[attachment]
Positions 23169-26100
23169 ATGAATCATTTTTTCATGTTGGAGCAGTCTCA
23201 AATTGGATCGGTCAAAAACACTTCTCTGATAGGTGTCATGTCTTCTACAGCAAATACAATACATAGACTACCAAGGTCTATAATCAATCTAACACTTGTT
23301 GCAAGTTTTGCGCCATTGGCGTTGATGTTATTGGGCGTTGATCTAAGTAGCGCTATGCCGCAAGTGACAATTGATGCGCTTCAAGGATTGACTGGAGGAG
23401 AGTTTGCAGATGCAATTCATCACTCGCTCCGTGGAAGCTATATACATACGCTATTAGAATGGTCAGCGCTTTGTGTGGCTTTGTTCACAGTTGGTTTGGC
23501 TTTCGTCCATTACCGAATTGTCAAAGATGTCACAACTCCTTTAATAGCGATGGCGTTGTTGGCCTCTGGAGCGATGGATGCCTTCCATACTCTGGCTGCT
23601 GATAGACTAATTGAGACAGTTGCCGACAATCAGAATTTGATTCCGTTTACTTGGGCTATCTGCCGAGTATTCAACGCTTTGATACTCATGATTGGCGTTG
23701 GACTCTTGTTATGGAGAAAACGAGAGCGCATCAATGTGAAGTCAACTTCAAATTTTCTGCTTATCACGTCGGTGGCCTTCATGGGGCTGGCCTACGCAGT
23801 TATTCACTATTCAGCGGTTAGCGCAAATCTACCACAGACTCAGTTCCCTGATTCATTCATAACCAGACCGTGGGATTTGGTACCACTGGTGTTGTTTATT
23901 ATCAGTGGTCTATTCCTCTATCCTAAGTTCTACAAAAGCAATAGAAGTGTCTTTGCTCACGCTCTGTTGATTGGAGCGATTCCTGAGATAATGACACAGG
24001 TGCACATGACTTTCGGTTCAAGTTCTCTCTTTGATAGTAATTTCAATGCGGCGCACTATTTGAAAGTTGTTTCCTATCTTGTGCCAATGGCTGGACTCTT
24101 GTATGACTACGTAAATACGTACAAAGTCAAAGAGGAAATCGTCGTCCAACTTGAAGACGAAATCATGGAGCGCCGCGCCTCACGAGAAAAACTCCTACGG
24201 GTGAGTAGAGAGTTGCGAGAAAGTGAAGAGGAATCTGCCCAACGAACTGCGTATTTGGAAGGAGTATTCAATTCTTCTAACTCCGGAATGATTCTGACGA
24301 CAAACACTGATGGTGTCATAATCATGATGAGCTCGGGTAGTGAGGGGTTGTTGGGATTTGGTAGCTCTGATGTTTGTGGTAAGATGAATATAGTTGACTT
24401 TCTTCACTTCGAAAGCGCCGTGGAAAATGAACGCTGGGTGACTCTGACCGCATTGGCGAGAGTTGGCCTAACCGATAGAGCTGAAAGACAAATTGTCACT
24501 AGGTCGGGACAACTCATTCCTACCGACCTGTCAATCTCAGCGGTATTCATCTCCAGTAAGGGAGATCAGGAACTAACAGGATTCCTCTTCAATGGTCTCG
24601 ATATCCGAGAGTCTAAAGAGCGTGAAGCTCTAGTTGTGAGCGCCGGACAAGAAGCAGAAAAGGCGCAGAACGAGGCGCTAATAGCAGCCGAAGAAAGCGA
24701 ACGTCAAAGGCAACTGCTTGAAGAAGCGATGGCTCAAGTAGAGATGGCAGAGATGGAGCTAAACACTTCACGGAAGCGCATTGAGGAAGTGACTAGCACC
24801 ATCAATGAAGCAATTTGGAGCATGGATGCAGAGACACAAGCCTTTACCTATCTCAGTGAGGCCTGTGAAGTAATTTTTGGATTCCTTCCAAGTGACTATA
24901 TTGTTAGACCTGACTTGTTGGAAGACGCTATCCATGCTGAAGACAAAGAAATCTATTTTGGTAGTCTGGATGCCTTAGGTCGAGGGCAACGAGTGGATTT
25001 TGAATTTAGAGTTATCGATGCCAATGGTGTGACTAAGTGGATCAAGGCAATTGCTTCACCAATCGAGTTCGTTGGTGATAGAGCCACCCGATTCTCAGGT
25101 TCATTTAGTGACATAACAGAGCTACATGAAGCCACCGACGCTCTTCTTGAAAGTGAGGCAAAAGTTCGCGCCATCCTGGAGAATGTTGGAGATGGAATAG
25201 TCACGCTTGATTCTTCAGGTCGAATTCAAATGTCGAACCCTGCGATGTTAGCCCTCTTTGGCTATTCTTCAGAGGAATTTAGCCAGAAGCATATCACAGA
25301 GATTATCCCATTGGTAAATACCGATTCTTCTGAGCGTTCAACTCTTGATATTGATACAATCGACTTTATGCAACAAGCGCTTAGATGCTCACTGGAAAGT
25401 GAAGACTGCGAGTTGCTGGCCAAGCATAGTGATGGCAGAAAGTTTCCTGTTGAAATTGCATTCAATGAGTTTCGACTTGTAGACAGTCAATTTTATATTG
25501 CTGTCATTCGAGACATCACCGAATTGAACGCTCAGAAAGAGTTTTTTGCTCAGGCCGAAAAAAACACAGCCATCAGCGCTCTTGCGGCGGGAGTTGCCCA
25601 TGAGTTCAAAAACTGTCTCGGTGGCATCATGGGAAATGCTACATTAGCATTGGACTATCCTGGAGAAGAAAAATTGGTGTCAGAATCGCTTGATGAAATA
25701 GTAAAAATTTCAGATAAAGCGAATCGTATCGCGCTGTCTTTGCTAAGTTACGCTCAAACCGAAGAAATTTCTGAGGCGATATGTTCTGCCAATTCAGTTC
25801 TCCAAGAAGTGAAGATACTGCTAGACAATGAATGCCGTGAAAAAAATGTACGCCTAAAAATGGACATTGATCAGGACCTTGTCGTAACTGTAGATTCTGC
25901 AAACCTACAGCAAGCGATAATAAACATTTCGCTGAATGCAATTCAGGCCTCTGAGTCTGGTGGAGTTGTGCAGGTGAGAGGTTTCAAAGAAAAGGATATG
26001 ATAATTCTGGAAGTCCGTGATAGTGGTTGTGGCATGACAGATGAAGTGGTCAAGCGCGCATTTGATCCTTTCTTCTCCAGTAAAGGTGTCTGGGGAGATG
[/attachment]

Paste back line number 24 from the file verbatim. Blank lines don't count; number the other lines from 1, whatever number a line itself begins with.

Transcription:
25301 GATTATCCCATTGGTAAATACCGATTCTTCTGAGCGTTCAACTCTTGATATTGATACAATCGACTTTATGCAACAAGCGCTTAGATGCTCACTGGAAAGT